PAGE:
Eating Authors: Sheila Finch

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Welcome to another installment of Eating Authors where I ask other writers about their favorite meals. .

This week we visit with Sheila Finch. Sheila won the Compton Crook Award with her first novel, Infinity’s Web, and a Nebula Award for Reading the Bones, but I always think of her for her many Lingster stories, which were finally collected in The Guild of Xenolinguists.

I first met Sheila as the result of some random carpooling at the 2001 Nebula Awards Weekend in Los Angeles, and was delighted to meet up with her again on a linguistically-themed panel I moderated at last month’s World Science Fiction Convention. Naturally, I asked her the question that’s on everyone’s mind.

The Guild of Xenolinguists Sheila Finch Reading the Bones Infinity's Web

LMS: Okay, Sheila, what’s your best, most memorable meal?

SF: I’ve had many great meals over the years in many different cities, big and small, in a number of countries on four continents. But the meal that was most memorable wasn’t gourmet at all.

I’d gone to Rwanda for ten days with People-To-People to see the effects of the genocide and the progress the country was making healing its wounds and rebuilding. We stayed in a four-star hotel in Kigali and traveled round the country visiting farms, co-ops, schools, orphanages, medical clinics and museums. Sometimes, we stopped for lunch and were served tilapia, rice, fried plantains and spinach. It was always the same meal, and the beverage was always lukewarm orange soda or Coke because the drinking water wasn’t up to western standards.

One day, we’d been far afield and were returning tired and looking forward to a shower and a good meal (maybe steak) in the hotel restaurant when our guide told us we were invited to eat supper in a particular village way out in the dusty country. There were groans all around at the prospect of more of the ubiquitous tilapia, but it would’ve been very rude to refuse the hospitality. When we arrived, the entire village was assembled outside to welcome us. They seated us under a canopy where barefoot children and goats roamed past, both eying us curiously. The men of the village were barbecuing something which smelled good, not tilapia! While the children watched wide-eyed, the women served us plates heaped with rice, fried plantains, spinach -– and goat meat.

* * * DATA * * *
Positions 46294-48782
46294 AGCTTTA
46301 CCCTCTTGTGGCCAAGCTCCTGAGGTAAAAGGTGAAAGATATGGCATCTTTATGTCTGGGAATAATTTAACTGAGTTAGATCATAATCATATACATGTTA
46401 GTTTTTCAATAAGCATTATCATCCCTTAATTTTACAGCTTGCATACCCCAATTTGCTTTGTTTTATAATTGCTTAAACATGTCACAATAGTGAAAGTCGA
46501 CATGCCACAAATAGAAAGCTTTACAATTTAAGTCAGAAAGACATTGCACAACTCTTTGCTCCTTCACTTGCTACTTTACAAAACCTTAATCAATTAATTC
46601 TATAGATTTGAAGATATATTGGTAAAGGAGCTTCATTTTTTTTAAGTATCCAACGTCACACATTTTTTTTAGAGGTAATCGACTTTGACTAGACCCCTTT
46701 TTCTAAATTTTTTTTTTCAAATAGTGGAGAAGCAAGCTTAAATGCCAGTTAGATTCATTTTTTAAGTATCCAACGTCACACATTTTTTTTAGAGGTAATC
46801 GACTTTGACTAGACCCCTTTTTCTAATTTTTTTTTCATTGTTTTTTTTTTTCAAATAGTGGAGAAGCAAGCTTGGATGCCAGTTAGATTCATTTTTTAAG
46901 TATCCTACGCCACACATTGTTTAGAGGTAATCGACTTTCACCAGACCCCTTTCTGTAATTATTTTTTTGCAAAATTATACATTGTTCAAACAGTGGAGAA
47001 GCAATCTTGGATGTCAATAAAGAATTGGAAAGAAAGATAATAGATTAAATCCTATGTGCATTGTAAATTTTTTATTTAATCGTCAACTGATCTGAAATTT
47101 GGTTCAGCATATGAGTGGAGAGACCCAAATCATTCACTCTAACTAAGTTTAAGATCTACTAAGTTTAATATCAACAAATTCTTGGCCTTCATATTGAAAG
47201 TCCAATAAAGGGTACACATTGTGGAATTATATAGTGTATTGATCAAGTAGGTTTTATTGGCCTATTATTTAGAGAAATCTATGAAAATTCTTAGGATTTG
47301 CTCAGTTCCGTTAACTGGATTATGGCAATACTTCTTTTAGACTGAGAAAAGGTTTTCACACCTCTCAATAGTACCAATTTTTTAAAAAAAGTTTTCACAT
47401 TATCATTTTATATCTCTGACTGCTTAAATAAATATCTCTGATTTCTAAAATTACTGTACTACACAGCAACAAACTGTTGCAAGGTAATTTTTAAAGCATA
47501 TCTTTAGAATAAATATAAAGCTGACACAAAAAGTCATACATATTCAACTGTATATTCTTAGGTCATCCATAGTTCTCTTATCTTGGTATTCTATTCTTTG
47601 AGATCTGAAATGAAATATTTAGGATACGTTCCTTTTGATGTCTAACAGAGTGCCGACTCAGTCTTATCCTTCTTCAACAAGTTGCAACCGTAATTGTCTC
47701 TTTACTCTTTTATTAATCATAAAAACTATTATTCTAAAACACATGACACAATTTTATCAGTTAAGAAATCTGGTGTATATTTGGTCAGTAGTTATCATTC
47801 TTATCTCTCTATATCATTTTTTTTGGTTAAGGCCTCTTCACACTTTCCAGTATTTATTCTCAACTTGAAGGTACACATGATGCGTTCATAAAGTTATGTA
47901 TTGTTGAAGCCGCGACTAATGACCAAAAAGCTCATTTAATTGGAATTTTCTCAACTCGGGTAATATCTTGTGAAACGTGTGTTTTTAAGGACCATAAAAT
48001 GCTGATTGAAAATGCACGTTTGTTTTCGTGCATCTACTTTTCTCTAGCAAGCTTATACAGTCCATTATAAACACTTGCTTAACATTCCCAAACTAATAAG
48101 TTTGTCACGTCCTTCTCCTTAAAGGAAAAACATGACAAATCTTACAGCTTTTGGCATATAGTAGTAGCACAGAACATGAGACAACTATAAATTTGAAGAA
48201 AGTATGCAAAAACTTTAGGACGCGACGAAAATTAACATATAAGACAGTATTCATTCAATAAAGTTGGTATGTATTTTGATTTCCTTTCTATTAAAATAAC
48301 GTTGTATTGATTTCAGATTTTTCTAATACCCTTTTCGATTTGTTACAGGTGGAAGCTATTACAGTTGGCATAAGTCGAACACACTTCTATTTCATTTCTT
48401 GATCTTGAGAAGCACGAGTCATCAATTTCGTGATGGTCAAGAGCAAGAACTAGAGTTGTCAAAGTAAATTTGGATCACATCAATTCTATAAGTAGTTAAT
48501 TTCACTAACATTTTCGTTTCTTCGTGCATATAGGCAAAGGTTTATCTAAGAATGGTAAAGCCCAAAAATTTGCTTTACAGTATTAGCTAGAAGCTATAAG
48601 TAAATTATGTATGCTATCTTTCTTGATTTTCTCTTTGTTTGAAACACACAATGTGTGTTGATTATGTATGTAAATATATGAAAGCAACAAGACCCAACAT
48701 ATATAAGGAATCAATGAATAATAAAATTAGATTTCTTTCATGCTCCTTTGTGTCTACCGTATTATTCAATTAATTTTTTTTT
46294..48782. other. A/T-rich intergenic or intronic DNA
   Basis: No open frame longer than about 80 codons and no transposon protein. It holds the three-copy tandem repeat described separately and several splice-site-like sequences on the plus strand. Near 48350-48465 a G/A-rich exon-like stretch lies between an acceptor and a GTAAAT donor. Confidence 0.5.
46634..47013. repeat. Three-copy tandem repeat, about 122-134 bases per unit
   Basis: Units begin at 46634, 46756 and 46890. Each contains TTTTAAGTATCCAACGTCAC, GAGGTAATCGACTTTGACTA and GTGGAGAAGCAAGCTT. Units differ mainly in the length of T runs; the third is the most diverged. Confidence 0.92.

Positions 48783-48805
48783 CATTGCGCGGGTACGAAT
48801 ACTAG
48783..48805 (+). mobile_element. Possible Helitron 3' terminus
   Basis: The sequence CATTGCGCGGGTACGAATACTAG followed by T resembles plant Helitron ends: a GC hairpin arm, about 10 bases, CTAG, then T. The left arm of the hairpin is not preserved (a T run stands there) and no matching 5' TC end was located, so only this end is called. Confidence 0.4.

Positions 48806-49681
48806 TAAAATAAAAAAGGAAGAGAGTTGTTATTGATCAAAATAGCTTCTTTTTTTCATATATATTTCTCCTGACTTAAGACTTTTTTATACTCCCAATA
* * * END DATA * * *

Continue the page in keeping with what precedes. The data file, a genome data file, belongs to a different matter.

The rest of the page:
Now I quite like goat meat, but for some of our party this was a first and maybe not particularly enjoyable. No way anybody could refuse this great honor, because obviously goats aren’t cooked every day. And then we realized that nobody else in the village was eating. The precious meat was just for the visitors. At that point, we all became suddenly full, declining offers of second helpings because we realized the villagers would dine on the leftovers. After speeches (which our guide translated), exhibitions of native dancing, and much waving and hugging, we finally climbed back on the bus. Nobody said much on the way back to the hotel, but I think we were all humbled by the generosity of those poor people.

And fried plantains, rice, spinach and goat meat were a far finer meal than any steak the hotel could’ve served us.

= = = = =

Thank you, Sheila. And for any readers interested in learning more about People-to-People’s amazing programs, just follow the link above.

Next Monday: Another author and another meal (though likely without goats)!

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